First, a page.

Georgia has immense untapped hydro resources – it is assumed that only 20% of total hydro potential is utilized
The Georgian electricity sector has been deregulated over the last decade. Meaning, the players of the sector can choose their market and the price in which they are willing to sell. The state electricity company has been unbundled into generation, transmission and distribution companies. The generation and distribution sectors are mostly privately owned. An independent regulator, GNEWRC, regulates the sector while the Ministry of Energy sets policies and is responsible for facilitating large investment projects.
Generation is dominated by hydropower, The 1300-MW Enguri HPP with an annual generation of 3,1-3,3 TWh is the most important generation asset in Georgia, providing 35-40% of total generation in the system in a year. There are 13 licensees and 25 low- capacity power plants in Georgia. Among them, only “Engurhesi” and “Vardnilhesi” have remained in the state ownership.
The total installed capacity of the country is around 3300 MW and the average annual output equals to 10 billion KWh. 90% of the domestic demand for electricity is satisfied with the existing hydropower plants. After the launch of the new HPPs, this figure will increase to 100%.
HPPs have been developed with limited reservoir storage capacity. Approximately 10% of annual generation can be placed in storage compared with, e.g., 70% in Norway, which also has a hydro-based electricity system.
Hydropower plants, apart from being cost-effective and the main prospective domestic energy producers in Georgia, are recognized as environmentally friendly renewable energy sources.
Hydropower is among the most profitable industries in Georgia. With over 26,000 rivers, the country has the estimated potential of generating 32 TWh per year, if 80% of Georgia’s untapped hydro resources are harnessed, according to the United States Agency for International Development (USAID).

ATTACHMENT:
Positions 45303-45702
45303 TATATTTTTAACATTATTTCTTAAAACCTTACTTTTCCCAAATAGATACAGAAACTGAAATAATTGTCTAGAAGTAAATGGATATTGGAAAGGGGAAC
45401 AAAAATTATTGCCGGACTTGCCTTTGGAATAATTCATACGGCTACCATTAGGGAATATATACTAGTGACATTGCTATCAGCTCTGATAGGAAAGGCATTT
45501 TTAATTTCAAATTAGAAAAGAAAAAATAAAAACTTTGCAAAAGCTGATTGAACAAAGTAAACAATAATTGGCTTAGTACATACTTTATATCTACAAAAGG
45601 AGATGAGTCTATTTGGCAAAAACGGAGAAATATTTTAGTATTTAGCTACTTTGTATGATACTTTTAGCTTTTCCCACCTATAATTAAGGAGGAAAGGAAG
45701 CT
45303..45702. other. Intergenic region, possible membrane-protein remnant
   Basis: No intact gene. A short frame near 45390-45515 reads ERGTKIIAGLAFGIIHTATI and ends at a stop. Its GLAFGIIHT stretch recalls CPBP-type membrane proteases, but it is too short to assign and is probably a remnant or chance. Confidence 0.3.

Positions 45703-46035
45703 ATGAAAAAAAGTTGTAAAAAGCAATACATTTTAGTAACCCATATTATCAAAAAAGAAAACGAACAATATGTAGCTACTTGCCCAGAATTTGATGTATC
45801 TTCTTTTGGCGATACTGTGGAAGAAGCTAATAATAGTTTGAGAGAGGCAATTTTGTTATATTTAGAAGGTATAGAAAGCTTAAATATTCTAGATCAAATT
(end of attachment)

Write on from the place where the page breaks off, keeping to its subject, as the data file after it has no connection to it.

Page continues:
With this big potential in mind, the Georgian government has initiated efforts to attract investments in the energy sector in order to build up to 50 new small and medium size hydropower stations, together with large-scale plants and develop the necessary infrastructure for its proper exploitation. Determined to position the country as a future regional renewable energy hub, the government’s long-term plan, as per the Ministry of Energy and Natural Resources, is to export hydropower to Turkey, Armenia, Azerbaijan, Iran, and Russia.
Electricity transmission and transits are carried out by the two transmission licensees:
- Listed in the fixed assets of “Georgian State Electrosystem” are 35–110–220 kV transmission. GSE is owned 100 % by the state.
- JSC “Sakrusenergo” manages the 220/330/500 kV transmission lines.
Georgian electricity system is connected to the four neighbouring countries’ power grids through the transmission lines.
CBW put together a list of the 10 most powerful HPPs in the country, See our Infographics: